coding standards

Best Practice With Return Types In PHP

23rd July 2018 - 9 minutes read time

I've been using PHP for a number of years and have seen the same things being done with return values from functions over and over again. I have always thought of this as pretty standard, but the more I think about it the less it makes sense. Looking back over my career I am quite sure that a few serious bugs could have been avoided if I had not mixed return types.

As PHP is a loosely typed language this gives the developers the ability to change the type of value that is returned from a function. This happens quite often within the PHP codebase itself as many built in functions will return false if an error happened.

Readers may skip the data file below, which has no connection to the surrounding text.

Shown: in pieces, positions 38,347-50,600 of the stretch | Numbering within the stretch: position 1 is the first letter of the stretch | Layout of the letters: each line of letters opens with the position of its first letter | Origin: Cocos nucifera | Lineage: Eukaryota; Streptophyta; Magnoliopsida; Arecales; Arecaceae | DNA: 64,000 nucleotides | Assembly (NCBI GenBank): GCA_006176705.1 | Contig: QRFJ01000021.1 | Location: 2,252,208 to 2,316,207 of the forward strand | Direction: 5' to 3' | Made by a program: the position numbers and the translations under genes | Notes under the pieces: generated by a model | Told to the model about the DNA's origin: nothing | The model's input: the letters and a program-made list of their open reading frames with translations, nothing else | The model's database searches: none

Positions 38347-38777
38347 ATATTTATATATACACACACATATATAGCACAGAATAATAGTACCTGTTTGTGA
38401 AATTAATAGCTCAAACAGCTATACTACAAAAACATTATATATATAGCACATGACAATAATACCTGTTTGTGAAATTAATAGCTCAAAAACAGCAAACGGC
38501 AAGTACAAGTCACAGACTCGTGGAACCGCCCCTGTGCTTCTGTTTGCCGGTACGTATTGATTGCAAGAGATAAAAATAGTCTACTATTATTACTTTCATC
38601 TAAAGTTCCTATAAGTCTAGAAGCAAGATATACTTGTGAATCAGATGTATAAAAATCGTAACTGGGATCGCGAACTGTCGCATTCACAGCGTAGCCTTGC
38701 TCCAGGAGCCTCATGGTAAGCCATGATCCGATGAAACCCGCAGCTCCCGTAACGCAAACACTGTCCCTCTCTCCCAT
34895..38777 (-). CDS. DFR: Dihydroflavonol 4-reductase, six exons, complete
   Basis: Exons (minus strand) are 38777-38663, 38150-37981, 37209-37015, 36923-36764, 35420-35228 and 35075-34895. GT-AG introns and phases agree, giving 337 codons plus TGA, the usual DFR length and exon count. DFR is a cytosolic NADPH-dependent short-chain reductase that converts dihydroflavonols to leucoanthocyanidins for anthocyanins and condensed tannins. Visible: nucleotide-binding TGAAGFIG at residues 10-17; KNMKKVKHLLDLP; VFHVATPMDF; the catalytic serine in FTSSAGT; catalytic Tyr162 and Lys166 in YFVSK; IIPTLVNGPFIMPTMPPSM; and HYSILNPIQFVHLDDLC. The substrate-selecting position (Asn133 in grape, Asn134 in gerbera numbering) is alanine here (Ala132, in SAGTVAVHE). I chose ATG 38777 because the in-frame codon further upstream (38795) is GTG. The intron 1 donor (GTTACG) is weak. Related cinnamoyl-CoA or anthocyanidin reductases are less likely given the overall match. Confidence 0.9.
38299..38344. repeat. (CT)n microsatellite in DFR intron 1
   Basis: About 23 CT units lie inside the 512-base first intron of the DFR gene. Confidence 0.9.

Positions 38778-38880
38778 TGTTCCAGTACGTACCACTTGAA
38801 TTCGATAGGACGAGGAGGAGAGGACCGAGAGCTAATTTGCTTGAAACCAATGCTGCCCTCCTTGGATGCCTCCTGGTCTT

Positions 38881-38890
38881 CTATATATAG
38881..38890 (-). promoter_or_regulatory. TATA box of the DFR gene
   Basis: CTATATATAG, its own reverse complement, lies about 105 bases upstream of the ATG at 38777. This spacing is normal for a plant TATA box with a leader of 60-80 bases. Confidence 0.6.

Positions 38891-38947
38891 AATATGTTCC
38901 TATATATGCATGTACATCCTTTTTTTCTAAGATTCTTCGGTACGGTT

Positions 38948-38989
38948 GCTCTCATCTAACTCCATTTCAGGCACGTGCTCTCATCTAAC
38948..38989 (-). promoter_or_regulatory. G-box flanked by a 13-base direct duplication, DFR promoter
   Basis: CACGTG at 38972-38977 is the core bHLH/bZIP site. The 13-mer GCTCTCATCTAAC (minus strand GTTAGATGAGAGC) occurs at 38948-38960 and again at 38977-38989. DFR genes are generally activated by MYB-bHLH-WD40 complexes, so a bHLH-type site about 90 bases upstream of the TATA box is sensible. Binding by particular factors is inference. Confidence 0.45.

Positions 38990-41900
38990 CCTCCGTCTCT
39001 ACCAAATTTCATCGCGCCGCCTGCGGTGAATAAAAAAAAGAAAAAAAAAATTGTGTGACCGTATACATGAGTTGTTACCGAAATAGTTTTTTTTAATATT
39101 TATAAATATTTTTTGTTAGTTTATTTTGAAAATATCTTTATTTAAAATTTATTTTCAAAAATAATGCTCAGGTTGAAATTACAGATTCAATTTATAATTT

A common practice in userland code is to return false from a function if something went wrong. This might be because it is encouraged in PHP itself.

Avoiding If Statement Typos In PHP

30th December 2007 - 2 minutes read time

It is very easy to break a program with a simple typo. Instead of typing == when comparing two values you type = and actually assign a variable. This is an easy way to introduce a bug as you will not always notice it until your program doesn't work. There is an easy way of avoiding this.

By using the following syntax:

if(100 == $score){ }

Instead of the usual format:

It is very easy to break a program with a simple typo. Instead of typing == when comparing two values you type = and actually assign a variable. This is an easy way to introduce a bug as you will not always notice it until your program doesn't work. There is an easy way of avoiding this.